Communicated by S. Ismail.
Allelopathic potential of Cambodian rice lines under field conditions
Article first published online: 17 NOV 2009
© 2009 The Authors. Journal compilation © 2009 Weed Science Society of Japan
Weed Biology and Management
Volume 9, Issue 4, pages 267–275, December 2009
How to Cite
PHENG, S., OLOFSDOTTER, M., JAHN, G., NESBITT, H. and ADKINS, S. W. (2009), Allelopathic potential of Cambodian rice lines under field conditions. Weed Biology and Management, 9: 267–275. doi: 10.1111/j.1445-6664.2009.00350.x
- Issue published online: 17 NOV 2009
- Article first published online: 17 NOV 2009
- Received 3 August 2008; accepted 6 May 2009
- Cambodian rice variety;
- weed management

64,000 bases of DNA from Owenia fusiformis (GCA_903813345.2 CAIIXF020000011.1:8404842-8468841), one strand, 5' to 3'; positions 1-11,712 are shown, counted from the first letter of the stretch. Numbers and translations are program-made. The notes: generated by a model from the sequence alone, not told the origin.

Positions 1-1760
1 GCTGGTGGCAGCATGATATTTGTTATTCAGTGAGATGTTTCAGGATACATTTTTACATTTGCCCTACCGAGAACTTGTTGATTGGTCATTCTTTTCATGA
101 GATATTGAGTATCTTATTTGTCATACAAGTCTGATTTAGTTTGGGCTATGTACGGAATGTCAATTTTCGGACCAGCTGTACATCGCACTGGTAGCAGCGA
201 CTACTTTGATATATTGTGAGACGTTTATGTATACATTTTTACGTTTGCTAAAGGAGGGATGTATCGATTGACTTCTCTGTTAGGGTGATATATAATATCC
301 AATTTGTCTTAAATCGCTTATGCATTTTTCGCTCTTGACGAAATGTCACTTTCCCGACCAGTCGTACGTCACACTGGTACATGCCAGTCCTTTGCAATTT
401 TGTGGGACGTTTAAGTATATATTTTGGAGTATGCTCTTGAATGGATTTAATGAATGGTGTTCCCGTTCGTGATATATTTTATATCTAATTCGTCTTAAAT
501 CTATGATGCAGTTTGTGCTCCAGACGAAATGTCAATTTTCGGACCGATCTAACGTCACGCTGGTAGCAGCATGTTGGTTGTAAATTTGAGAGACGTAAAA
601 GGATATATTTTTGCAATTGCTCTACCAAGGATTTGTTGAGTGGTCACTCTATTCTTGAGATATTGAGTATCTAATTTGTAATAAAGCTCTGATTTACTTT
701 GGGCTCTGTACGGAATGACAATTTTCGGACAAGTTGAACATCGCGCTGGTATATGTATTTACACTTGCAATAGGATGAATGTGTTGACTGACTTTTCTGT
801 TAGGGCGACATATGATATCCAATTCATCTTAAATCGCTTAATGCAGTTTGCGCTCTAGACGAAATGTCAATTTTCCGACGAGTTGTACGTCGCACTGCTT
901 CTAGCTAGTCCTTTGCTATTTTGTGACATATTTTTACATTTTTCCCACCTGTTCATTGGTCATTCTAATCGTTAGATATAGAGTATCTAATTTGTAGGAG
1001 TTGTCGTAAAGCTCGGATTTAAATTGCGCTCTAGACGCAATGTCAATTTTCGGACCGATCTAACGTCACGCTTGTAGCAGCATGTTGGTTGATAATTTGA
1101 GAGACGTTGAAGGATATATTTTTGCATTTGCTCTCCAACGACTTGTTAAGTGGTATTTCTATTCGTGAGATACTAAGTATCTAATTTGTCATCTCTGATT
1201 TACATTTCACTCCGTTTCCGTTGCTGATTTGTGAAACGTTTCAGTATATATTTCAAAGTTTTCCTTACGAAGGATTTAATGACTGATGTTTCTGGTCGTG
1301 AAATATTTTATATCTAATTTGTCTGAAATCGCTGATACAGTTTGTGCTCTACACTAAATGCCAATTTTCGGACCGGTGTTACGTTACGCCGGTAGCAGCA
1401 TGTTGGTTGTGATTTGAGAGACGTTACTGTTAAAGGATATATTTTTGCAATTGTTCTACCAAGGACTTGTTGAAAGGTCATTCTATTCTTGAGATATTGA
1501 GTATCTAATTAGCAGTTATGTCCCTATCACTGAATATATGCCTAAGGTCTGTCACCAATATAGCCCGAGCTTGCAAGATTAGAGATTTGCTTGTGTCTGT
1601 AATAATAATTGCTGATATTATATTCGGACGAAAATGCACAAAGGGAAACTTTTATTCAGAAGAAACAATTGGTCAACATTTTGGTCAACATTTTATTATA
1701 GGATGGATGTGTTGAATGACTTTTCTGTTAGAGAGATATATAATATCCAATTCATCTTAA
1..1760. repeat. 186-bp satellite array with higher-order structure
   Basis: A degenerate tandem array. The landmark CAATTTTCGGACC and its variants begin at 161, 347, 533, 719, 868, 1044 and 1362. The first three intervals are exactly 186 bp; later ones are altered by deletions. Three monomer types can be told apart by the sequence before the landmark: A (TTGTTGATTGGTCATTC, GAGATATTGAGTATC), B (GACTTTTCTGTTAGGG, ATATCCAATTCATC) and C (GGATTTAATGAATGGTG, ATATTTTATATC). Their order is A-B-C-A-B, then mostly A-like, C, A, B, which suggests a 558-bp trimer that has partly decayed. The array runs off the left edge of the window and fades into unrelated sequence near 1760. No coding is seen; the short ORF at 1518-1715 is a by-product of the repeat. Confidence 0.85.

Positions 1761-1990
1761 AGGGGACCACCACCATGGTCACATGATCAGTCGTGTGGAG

A series of field experiments was conducted during 1999 and 2000 to study the effect of six Cambodian rice lines that had been selected for their allelopathic potential on the growth of three weed species (barnyardgrass, small umbrella sedge, and water primrose). The results from 2 years' study demonstrate that powerful weed-establishment and growth-suppressive mechanisms were present in all of the rice lines tested. This mechanism was equally active on all three weed species studied. Across all the rice lines and across all the weed species, weed establishment was reduced by 71%, the final plant height was reduced by 49%, and the dry biomass was reduced by 80%. A tentative comparison between the effects of the Cambodian rice lines and those of previously characterized allelopathic and non-allelopathic rice lines revealed that approximately three-quarters of the weed growth suppression in the Cambodian lines could be attributed to resource competition and one-quarter could be attributed to allelopathy, although this analysis did not take into account morphological differences between the two types of rice. Such weed growth-suppressing activity could be particularly useful in subsistence farming systems where the use of selective herbicides is prohibitive or when organic rice production is the objective. The use of rice lines that suppress the growth of weeds is likely to be a potent supplement to present weed management practises and will reduce production costs and the potential for environmental pollution, as well as alleviate some of the social constraints that are associated with labor-intensive manual weeding.